Published August 2013 by Jon Bergeron, Jr., Ph.D. and Robin Pennington
Nicole Callahan, Editor
Chuck Johnson, Editor
Disruption or dissolution is something that no one involved with an adoption wants to happen, and much has been written about the prevention of this occurrence. The reality is that some adoptive families, despite years of effort and multiple and varied interventions, find themselves unable to remain together as a functioning family. A small yet increasing number of these families seek dissolution as a result of the relational and functional crises their family faces.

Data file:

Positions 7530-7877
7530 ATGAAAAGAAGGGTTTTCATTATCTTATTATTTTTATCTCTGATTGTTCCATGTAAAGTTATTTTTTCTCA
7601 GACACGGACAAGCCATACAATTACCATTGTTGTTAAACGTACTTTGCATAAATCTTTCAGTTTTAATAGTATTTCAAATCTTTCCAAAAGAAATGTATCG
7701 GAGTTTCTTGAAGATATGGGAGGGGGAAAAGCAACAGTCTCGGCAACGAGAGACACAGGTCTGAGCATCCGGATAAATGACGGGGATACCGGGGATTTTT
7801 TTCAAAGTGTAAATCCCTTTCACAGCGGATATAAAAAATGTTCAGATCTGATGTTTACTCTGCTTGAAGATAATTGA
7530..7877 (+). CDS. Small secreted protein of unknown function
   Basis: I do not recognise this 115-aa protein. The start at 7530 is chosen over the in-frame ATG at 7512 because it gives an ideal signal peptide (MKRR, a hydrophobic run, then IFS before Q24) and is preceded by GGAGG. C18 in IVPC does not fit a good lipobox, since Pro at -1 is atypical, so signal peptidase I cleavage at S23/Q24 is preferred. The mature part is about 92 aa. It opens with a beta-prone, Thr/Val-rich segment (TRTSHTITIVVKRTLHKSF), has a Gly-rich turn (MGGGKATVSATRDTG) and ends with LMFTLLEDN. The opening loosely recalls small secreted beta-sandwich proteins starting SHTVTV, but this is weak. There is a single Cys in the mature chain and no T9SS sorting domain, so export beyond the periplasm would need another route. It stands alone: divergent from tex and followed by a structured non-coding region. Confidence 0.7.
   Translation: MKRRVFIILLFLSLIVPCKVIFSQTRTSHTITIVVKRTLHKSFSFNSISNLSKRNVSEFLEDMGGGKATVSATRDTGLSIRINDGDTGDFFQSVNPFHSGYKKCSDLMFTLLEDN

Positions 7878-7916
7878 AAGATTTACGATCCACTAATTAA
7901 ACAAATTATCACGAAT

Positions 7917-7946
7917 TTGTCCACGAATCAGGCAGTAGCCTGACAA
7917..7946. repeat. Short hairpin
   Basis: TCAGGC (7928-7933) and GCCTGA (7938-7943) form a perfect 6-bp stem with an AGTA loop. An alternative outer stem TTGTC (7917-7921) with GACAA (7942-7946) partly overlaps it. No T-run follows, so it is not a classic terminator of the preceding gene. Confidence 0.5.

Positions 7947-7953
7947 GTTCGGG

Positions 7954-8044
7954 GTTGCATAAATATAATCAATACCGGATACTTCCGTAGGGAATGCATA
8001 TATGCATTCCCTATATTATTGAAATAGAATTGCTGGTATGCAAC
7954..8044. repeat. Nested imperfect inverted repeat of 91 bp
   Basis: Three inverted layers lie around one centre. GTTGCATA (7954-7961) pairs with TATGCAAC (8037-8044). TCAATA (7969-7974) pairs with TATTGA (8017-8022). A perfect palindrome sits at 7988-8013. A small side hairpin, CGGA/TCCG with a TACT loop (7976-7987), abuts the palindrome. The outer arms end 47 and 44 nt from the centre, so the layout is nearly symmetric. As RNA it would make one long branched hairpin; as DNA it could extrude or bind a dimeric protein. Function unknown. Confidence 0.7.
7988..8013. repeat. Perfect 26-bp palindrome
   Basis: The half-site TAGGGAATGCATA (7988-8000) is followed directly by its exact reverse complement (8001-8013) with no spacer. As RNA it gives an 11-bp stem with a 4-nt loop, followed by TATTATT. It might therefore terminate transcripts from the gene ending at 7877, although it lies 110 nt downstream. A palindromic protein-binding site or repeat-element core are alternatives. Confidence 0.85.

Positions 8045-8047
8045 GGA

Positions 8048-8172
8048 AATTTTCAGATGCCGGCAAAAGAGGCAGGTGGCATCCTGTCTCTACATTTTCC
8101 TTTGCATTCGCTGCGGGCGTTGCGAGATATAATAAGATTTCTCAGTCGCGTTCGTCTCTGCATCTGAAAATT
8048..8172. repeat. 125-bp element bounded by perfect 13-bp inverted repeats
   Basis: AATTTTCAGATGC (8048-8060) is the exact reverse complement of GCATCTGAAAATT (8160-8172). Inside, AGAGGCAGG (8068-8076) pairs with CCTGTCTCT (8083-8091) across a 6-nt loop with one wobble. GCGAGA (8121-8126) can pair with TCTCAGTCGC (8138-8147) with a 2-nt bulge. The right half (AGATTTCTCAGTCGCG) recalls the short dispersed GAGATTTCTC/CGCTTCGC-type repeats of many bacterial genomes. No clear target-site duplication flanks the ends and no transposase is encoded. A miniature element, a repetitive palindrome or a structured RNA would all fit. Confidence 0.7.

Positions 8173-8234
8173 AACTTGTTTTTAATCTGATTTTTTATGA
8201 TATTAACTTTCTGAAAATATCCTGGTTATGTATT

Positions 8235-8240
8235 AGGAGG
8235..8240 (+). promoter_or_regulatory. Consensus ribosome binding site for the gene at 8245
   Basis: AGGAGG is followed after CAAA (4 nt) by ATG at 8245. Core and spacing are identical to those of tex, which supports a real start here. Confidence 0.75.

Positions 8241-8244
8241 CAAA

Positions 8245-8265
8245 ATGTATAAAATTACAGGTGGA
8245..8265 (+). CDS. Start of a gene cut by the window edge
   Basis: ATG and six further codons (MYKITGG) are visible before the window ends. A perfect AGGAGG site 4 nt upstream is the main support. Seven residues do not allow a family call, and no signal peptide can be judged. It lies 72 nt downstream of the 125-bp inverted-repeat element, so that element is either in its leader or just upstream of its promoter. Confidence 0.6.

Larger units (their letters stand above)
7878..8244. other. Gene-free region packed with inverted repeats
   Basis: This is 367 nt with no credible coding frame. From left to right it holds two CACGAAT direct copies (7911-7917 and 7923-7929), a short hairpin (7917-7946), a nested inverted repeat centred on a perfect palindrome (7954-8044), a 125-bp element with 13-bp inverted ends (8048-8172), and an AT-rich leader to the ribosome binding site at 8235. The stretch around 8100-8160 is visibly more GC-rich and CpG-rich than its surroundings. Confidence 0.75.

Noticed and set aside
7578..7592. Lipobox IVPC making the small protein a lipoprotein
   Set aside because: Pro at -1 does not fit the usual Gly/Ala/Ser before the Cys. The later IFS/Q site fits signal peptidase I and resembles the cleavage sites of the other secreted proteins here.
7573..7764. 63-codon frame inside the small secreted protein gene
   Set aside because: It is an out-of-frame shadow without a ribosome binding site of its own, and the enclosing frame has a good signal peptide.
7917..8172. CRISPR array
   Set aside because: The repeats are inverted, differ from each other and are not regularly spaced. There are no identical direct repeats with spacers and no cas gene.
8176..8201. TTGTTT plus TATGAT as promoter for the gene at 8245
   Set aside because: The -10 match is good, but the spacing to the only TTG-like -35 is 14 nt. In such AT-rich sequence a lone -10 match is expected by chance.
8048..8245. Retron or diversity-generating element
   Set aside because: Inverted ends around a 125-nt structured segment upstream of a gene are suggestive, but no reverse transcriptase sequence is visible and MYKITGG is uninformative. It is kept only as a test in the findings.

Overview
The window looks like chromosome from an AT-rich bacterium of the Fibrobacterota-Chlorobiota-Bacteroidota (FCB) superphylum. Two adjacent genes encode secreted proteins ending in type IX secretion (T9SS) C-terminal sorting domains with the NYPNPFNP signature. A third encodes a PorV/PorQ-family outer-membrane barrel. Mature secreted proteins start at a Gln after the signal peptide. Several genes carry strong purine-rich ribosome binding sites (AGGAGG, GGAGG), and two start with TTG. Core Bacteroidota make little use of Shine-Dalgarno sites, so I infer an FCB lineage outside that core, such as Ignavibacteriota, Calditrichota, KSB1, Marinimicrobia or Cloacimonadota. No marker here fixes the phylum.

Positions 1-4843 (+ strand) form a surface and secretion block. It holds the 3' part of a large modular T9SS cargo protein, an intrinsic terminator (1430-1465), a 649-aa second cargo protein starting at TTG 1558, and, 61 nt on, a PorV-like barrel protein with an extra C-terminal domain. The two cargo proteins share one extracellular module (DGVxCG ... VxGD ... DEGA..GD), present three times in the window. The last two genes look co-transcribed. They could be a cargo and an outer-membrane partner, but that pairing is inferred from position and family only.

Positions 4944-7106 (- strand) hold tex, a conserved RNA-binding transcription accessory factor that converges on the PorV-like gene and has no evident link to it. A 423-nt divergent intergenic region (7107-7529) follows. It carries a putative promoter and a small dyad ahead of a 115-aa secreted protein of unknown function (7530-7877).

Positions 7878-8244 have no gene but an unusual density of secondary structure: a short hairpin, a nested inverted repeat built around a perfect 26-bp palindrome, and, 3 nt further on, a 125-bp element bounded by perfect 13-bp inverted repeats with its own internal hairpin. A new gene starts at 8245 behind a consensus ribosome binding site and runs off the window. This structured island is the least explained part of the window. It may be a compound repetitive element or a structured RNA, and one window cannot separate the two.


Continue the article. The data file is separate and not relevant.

The focus of this article is adoption dissolution, which occurs when parents that have finalized an adoption relinquish their parental rights to that child; the child is then either adopted a second time by another family, or placed in the state foster care system. The term adoption disruption is also sometimes used in this context; however, technically a disruption occurs when a family is planning to legally adopt a child – who is typically in their custody as a foster child – but decides not to complete the adoption finalization. Disruptions typically occur within a matter of months after a child is placed in a family, whereas dissolutions can and do occur years after the adoption.